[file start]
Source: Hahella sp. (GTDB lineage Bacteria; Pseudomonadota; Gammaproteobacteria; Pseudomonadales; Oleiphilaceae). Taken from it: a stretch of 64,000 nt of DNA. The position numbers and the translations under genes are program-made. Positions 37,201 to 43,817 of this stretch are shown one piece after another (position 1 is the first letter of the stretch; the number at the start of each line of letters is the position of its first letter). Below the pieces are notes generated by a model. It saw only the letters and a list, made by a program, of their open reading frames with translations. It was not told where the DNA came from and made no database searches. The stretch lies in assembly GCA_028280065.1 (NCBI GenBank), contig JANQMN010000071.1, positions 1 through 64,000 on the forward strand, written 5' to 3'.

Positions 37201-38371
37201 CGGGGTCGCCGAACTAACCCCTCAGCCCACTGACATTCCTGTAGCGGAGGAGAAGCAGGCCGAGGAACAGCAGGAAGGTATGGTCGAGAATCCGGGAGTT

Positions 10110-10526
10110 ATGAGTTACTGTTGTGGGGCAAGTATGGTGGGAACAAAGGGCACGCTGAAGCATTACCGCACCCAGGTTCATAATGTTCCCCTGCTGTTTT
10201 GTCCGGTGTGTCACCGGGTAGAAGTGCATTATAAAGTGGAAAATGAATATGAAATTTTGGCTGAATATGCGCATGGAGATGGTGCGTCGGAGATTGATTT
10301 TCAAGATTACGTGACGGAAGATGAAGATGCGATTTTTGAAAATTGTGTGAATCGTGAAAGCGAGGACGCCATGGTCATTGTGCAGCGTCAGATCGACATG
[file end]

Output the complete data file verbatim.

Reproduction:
Source: Hahella sp. (GTDB lineage Bacteria; Pseudomonadota; Gammaproteobacteria; Pseudomonadales; Oleiphilaceae). Taken from it: a stretch of 64,000 nt of DNA. The position numbers and the translations under genes are program-made. Positions 37,201 to 43,817 of this stretch are shown one piece after another (position 1 is the first letter of the stretch; the number at the start of each line of letters is the position of its first letter). Below the pieces are notes generated by a model. It saw only the letters and a list, made by a program, of their open reading frames with translations. It was not told where the DNA came from and made no database searches. The stretch lies in assembly GCA_028280065.1 (NCBI GenBank), contig JANQMN010000071.1, positions 1 through 64,000 on the forward strand, written 5' to 3'.

Positions 37201-38371
37201 CGGGGTCGCCGAACTAACCCCTCAGCCCACTGACATTCCTGTAGCGGAGGAGAAGCAGGCCGAGGAACAGCAGGAAGGTATGGTCGAGAATCCGGGAGTT

Positions 10110-10526
10110 ATGAGTTACTGTTGTGGGGCAAGTATGGTGGGAACAAAGGGCACGCTGAAGCATTACCGCACCCAGGTTCATAATGTTCCCCTGCTGTTTT
10201 GTCCGGTGTGTCACCGGGTAGAAGTGCATTATAAAGTGGAAAATGAATATGAAATTTTGGCTGAATATGCGCATGGAGATGGTGCGTCGGAGATTGATTT
10301 TCAAGATTACGTGACGGAAGATGAAGATGCGATTTTTGAAAATTGTGTGAATCGTGAAAGCGAGGACGCCATGGTCATTGTGCAGCGTCAGATCGACATG